A Letter to an Incoming D.S.–Part 5

February 8, 2012 — Leave a comment

This is a continuing letter to a friend of my who was recently named as a new District Superintendent in his annual conference. You can read earlier installments, here, here, here, and here.

Dear ______,

You know it’s pretty arrogant of me, a simple country pastor, suggesting that I know anything about what is required of a District Superintendent. I understand that you will have to take these suggestions with a grain of salt, for the reality is different than the mental picture. And yet, the more I think about it, the more I believe that much of what I am suggesting is fairly obvious (so obvious in fact that you are probably hitting your forehead and shouting “Doh!” that I would even think to suggest these things). But for some reason, it hasn’t always seemed so obvious to my colleagues in ministry.

My next suggestion is one of those obvious bits of knowledge that often seems to be missing:

5. Understand that dealing with conflict in effective and creative ways IS INDEED your job.

One of the things that seems pretty clear to me from afar is that the D.S. is often having to flit from place to place to put out fires. This can be frustrating for the time it takes to deal with these often petty grievances can hinder one’s ability to proactively cast a vision for a district, and to engage in the more fulfilling aspects of ministry.  In many cases, the D.S.’s ends up functioning as a referee of sorts between pastor and congregation, attempting to find a common ground between two forces that seem opposed to one another.

So here’s the deal. You have to do it. You can’t put your head in the sand and pretend that conflict doesn’t exist. You will be forced at times to have the wisdom of Solomon in navigating the waters of disagreement, and any attempts you make to avoid conflict will only lead wounds to grow deeper, and pretty much ensure that the ability to find creative and productive solutions will become impossible.

You would be well advised to find a workshop on conflict resolution . . . the Quakers offer some excellent training. It would probably be good to dust off your copy of Friedman’s Generation to Generation and become familiar again with the language of family systems, for most of the conflict you will face in the church is generally influenced by the congregation’s “family” system. It probably wouldn’t hurt to identify a consultant or two (a mediator, a psychologist, or even a pastor with training) that could be a resource in helping facilitate processes to help groups address conflict.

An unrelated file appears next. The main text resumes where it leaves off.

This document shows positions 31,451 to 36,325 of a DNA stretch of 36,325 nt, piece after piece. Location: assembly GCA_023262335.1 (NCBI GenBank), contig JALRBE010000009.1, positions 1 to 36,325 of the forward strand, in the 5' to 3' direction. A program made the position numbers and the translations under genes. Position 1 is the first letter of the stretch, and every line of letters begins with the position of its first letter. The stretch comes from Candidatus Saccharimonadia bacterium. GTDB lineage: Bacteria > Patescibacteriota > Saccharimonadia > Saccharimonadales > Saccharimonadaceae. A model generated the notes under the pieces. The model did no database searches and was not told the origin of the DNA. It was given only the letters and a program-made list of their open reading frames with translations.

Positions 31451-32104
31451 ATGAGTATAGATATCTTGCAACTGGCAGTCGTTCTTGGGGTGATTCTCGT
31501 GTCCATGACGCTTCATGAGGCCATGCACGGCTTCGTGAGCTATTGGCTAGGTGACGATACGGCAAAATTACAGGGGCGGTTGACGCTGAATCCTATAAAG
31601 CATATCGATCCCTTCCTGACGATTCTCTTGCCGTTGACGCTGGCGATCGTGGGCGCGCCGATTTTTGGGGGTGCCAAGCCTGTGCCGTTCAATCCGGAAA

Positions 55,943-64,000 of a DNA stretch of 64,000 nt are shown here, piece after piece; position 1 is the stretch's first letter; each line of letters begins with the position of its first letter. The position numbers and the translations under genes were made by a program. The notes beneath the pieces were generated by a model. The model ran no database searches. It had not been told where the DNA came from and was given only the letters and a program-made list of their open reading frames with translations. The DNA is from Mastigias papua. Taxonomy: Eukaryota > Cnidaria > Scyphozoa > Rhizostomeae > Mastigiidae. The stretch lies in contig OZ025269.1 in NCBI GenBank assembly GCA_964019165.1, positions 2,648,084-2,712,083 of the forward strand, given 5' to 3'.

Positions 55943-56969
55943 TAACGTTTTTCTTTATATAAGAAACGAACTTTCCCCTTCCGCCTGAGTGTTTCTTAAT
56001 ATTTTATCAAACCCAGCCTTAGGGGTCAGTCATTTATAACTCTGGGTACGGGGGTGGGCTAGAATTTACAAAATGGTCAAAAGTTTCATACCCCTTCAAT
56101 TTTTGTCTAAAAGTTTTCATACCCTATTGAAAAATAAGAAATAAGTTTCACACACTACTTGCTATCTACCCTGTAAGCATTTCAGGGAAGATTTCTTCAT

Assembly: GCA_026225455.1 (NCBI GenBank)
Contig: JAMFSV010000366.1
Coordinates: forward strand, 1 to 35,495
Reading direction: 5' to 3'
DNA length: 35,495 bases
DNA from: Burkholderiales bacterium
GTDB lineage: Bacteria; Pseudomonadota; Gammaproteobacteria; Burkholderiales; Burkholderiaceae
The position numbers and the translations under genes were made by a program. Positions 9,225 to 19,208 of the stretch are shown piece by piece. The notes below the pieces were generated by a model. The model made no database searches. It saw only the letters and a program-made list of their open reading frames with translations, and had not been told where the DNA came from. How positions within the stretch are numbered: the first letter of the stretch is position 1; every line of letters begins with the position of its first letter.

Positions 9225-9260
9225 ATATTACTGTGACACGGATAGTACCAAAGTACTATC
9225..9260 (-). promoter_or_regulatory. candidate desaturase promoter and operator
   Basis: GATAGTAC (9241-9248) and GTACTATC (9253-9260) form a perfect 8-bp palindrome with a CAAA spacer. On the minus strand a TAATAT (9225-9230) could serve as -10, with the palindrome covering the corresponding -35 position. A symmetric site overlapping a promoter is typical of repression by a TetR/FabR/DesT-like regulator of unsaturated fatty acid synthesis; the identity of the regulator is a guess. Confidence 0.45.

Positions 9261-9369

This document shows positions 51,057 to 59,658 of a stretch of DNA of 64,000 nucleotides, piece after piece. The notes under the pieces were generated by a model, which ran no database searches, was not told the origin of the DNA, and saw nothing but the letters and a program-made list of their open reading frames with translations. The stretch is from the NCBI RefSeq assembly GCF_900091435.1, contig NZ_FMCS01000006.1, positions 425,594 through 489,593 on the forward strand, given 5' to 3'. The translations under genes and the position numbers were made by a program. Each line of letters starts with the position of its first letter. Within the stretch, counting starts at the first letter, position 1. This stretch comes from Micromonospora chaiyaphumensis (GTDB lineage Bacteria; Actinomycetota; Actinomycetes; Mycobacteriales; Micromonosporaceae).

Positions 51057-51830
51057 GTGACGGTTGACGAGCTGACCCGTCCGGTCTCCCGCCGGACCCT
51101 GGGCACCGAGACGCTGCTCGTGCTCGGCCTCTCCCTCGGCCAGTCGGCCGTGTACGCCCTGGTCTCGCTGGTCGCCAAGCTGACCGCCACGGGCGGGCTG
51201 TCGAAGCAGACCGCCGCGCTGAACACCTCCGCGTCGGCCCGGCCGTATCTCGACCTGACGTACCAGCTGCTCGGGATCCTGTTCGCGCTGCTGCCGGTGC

But in the end, ultimately dealing with conflict in an effective way means that you have to show up, listen intently so that folks feel that their grievance has been heard, and then provide a path to reconciliation, or a path to deal with the conflict through separation.  You can’t phone it in. You have to show up.

I have all sorts of horror stories of times when D.S.’s didn’t show up, leaving behind scars that remain, but I don’t think I can share them without revealing too much of the identity of the folks and/or congregations involved. Take is from me, the personal touch is always the best.

I’ve had a sense which may be false that cabinet’s in general reward pastors who keep everything in the family system calm and do what THEY can to avoid conflict. I hope that you won’t fall into the trap of seeing pastors who experience conflict in their congregations as “problems.” Often times they are simply challenging the status quo, or speaking prophetically about issues of discipleship that folks simply don’t want to hear. They need to know that you’ve got their back when they face a storm for preaching their convictions.

Likewise, SPRC’s need to know that you are with them when they are dealing with abusive clergy. You and I both know that there are colleagues of ours who are far from effective in their ministry, and who seem to bounce from place to place every couple of years. There will be times when the appropriate means of addressing a conflict is reprimanding a pastor, and don’t flinch from the responsibility, just as you shouldn’t flinch from the possibility of speaking the truth in love to a congregation when they are being unreasonable.

Conflict is ever before us, and you in particular in your role, however we have to come to understand that conflict isn’t necessarily a bad thing, and can often be a means of growth. It isn’t something to be feared. It’s also not something we seek after. It simply is, and your best bet will be to deal with it.

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